At Walter Reed, doctors put Mr. Trump on remdesivir, an antiviral drug that has hastened the recovery of some coronavirus patients, and gave him a second dose on Saturday. In another statement, issued after 9 p.m., Dr. Conley said Mr. Trump “remains fever-free and off supplemental oxygen” with a saturation level of 96 percent to 98 percent. “While not yet out of the woods, the team remains cautiously optimistic,” he said.
The outbreak infected a third Republican senator on Saturday as Ron Johnson of Wisconsin reported testing positive as did former Gov. Chris Christie of New Jersey, who helped prepare Mr. Trump for his campaign debate on Tuesday. In the course of barely 24 hours, the president, his wife, his campaign manager, his party chairwoman, his senior adviser, his former counselor, his debate coach and three Republican senators all tested positive for the virus, along with at least three White House reporters.
The White House medical unit was investigating Mr. Trump’s announcement of his nomination of Judge Amy Coney Barrett to the Supreme Court last weekend as a likely source of the virus’s spread. More than a half-dozen people who attended the event on Sept. 26 or were with the president on Air Force One flying to a campaign rally in Pennsylvania later in the evening have now tested positive.
Two of the three senators who have now tested positive for the virus, Mike Lee of Utah and Thom Tillis of North Carolina, were at the Barrett announcement and serve on the Senate Judiciary Committee that will consider her nomination, further complicating a confirmation drive that was already testing speed limits and a razor-thin majority to get done before the election, as Mr. Trump has insisted.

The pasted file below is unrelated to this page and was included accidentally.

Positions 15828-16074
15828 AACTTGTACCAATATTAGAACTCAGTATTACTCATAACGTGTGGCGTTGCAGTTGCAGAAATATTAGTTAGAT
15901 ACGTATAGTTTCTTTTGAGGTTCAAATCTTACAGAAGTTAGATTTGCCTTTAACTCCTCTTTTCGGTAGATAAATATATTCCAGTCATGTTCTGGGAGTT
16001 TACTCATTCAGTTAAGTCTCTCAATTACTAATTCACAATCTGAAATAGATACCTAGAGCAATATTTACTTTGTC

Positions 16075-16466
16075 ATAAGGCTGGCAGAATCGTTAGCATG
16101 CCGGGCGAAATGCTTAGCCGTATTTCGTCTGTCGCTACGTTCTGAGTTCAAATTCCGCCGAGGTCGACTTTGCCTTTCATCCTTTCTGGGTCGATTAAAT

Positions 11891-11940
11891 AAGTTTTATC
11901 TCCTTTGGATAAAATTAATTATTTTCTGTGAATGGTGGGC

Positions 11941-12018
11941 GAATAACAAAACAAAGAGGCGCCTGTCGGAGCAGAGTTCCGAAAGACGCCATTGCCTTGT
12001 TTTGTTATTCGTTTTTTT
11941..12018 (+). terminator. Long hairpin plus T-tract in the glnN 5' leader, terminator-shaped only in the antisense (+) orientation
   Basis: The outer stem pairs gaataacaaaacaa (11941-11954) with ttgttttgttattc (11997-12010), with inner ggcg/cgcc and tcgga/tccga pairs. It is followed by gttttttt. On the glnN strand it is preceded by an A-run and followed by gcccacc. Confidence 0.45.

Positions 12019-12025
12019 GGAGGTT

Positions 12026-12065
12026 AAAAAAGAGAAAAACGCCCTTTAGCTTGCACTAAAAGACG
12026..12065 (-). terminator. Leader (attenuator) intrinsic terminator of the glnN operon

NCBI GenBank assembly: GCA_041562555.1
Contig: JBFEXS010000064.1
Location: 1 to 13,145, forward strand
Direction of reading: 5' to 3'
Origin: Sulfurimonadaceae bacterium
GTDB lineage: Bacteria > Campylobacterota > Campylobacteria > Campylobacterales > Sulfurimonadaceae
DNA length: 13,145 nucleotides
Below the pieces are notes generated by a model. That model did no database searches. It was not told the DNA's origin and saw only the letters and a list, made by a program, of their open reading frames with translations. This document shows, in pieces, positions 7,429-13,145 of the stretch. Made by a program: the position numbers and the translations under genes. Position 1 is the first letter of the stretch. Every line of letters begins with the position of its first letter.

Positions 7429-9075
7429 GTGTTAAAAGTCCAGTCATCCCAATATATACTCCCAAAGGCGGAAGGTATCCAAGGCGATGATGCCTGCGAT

Mr. Johnson, the third senator now infected, was not at the event because he was quarantining from a previous exposure to someone with the virus. He emerged from 14 days of quarantine after testing negative and returned to Washington on Tuesday, his office said, but attended lunch with other Senate Republicans that put him in the same room with Mr. Lee and Mr. Tillis. He was tested again on Friday and it came back positive.
If all three Republicans were unable to vote, Senator Mitch McConnell, the Republican majority leader from Kentucky, would not have enough support to force through confirmation of Judge Barrett because two moderate Republican senators, Susan Collins of Maine and Lisa Murkowski of Alaska, have already indicated that they oppose installing a new justice before the election.
Even as Mr. McConnell said on Saturday that the full chamber would not meet this coming week as planned, Senator Lindsey Graham, Republican of South Carolina and chairman of the Judiciary Committee, issued a statement saying the panel would proceed with plans to meet on Oct. 12 to begin considering Judge Barrett’s nomination.